What is the min grade u have to get for a free seat in med college in usa or uk
For most, the official minimum GPA is a 2.7, but I doubt anyone ever gets in with that. 3.5+ is considered competitive. Balance is so important here, your better off being good at everything then being great at 4 things and below average at one.
Your question actually cannot be answered. This is because you are comparing apples and oranges.
In the UK, there is such a thing as an "undergraduate" medical degree. It means that you can enter a university and get something similar to a B.Sc in medicine. In the US, a "medical degree" is a graduate degree. This means that you need to already have a baccalaureate degree of some kind to apply for medical school. You need to already have a B.Sc in chemistry, biology, biochemistry, physics, etc, etc... So the title "doctor" that you get with your M.D. at the end of your medical school curriculum is equivalent to a Ph.D, JD, etc. degree of any other field of studies at that level.
A "GPA" is Grade Point Average. For each course you take as an undergraduate, the grades of A, B, C, D, etc.. carries some point (typically A=4.0, B=3.0, etc.. there are variations to this from school to school). It is the cumulative average of these over all the courses that you took that gives you a cumulative GPA that you obtained upon your graduation with your undergraduate degree.
P.S. There is no such thing as a "free seat" in medical schools in the US. I don't even know what that is in any field of study in the US schools.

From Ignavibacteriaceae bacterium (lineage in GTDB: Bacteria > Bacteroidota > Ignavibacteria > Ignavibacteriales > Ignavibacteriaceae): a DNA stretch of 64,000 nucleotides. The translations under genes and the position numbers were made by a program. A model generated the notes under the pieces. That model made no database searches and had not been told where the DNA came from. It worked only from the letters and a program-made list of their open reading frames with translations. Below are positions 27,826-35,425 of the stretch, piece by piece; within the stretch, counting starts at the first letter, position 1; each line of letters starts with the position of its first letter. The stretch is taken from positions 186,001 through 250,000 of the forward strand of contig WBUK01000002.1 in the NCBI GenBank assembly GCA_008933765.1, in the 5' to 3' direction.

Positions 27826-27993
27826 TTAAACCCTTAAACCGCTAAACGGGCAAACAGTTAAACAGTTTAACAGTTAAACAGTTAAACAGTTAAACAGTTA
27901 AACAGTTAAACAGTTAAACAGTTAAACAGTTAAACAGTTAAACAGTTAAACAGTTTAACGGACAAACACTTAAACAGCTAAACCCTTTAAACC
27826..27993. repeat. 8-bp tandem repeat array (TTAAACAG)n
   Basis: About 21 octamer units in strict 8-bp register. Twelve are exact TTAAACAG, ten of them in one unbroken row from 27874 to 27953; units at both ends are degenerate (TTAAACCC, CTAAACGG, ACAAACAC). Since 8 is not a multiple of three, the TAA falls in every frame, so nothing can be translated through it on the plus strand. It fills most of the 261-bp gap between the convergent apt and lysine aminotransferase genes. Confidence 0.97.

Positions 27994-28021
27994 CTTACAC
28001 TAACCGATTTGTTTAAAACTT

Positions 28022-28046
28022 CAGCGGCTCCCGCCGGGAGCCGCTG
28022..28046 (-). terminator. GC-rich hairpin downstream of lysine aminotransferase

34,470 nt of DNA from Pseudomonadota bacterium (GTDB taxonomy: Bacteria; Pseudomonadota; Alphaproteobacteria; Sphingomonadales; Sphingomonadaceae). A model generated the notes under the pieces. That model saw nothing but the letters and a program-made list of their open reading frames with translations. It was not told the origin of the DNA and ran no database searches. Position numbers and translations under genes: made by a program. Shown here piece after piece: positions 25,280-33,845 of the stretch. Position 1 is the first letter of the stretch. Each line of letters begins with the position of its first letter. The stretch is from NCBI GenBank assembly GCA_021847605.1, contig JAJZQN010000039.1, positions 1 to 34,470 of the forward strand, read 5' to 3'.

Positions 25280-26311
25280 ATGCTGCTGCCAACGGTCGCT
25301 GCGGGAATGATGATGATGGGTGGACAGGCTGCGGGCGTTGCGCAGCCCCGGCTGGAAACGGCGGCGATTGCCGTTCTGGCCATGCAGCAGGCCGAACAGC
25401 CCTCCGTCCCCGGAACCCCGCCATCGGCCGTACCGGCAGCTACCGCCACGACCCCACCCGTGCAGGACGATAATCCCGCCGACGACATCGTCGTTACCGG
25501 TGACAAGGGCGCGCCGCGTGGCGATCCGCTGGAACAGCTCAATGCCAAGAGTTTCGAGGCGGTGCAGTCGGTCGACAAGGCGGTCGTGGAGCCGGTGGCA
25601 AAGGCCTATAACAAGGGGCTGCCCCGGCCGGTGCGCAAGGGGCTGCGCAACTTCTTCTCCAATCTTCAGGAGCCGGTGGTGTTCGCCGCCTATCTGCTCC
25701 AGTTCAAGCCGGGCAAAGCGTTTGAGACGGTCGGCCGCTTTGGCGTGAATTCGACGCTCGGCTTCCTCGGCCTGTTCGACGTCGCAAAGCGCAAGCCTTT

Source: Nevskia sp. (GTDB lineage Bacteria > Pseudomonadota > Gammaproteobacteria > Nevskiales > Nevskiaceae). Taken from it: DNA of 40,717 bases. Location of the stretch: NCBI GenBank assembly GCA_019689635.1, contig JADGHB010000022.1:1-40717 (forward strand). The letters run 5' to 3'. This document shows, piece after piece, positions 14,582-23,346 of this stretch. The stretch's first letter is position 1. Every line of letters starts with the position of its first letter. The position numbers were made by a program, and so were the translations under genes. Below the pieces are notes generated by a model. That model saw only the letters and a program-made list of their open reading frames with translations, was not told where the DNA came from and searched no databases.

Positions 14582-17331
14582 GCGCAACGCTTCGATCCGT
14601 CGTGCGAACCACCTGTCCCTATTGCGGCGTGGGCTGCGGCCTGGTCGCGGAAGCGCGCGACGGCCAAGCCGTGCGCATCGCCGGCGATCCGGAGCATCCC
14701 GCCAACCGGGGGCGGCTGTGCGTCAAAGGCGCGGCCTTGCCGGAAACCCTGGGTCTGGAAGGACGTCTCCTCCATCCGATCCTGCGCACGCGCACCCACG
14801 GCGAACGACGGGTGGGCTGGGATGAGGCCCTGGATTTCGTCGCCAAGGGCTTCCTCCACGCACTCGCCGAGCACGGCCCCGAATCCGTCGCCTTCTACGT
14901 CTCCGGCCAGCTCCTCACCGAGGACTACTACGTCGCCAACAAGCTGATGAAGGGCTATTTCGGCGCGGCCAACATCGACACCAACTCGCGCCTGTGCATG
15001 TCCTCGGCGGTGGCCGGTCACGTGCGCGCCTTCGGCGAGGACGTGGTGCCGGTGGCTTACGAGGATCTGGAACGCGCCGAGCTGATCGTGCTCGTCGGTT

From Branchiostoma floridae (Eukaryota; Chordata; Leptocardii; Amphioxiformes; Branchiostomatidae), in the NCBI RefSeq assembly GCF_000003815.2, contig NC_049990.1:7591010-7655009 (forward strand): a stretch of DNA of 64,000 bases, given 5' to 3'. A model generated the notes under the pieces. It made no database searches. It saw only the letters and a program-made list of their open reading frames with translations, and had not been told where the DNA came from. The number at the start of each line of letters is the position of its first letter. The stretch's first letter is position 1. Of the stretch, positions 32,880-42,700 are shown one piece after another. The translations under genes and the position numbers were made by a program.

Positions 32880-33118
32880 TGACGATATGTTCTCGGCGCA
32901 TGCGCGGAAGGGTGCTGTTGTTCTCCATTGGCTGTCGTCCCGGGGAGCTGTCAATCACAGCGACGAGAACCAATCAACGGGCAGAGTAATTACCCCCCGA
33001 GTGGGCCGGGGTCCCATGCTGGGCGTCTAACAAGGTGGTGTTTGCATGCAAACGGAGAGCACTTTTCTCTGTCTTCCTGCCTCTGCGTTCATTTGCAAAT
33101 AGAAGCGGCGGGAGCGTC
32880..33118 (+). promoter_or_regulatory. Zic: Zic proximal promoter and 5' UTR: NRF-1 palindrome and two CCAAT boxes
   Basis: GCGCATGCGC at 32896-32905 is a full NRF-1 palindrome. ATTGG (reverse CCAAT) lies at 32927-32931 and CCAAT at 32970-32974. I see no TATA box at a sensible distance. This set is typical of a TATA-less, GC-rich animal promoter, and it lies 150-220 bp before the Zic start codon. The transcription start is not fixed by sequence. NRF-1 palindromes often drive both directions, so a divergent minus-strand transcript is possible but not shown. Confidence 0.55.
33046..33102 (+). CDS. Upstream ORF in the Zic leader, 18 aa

GPA is grade point average, normally on a 4.0 scale with 4.0 being straight A average. I disagree with kdinser that a 3.5+ will get you a free seat. Getting a full ride from a university is extremely difficult. Most people who get a free ride exhibit BOTH a financial need and wonderful academics. There are a few geniuses who get a free ride but it is not soley based on thier grades. Normally they did stellar on the SATs, have nearly a 4.0 gpa, are in the top 10% of their graduating class as well as extensive extra-curricular activities. I've been to two universities and I've only met one person with a full-ride from the institution. Don't let this discourage you, though. Just because a university doesn't give you a full ride doesn't mean that you can't get external scholarships and student loans to help. At VSU, we have the HOPE scholarship which is a statewide scholarship that pays for your entire tuition bill if you have above a 3.0 gpa.
Oops! I thought by med you meant a medium or average college. Sorry.
In the UK universities usually want at least 3 B grades at A level, at least two of them sciences.
It should be mentioned that you don't have to hold a science degree. You can have a BA in any liberal art so long as you take a year of Biology, year of Gen Chem, year of O Chem, year of Physics, and year of Calculus. Some schools might also want vertebrate zoology or something else of that nature, but your actual undergraduate major is of little importance unless you intend to include a research component in your MD or apply to a joint MD/PhD program.
Edit: Actually, there are some medical school (I'm not sure exactly which ones) that don't even necessarily require that you have a bachelor's degree, just so long as you have completed all of the pre-med requirements and three years of undergraduate study. I would imagine your performance must be extremely competitive to be admitted under these circumstances, however.
That's true... that's why I did say "etc... etc.." in my majors list.
In any case, this whole question is now moot since it appears that the person who first posted this question is now more keen on "options in finance".
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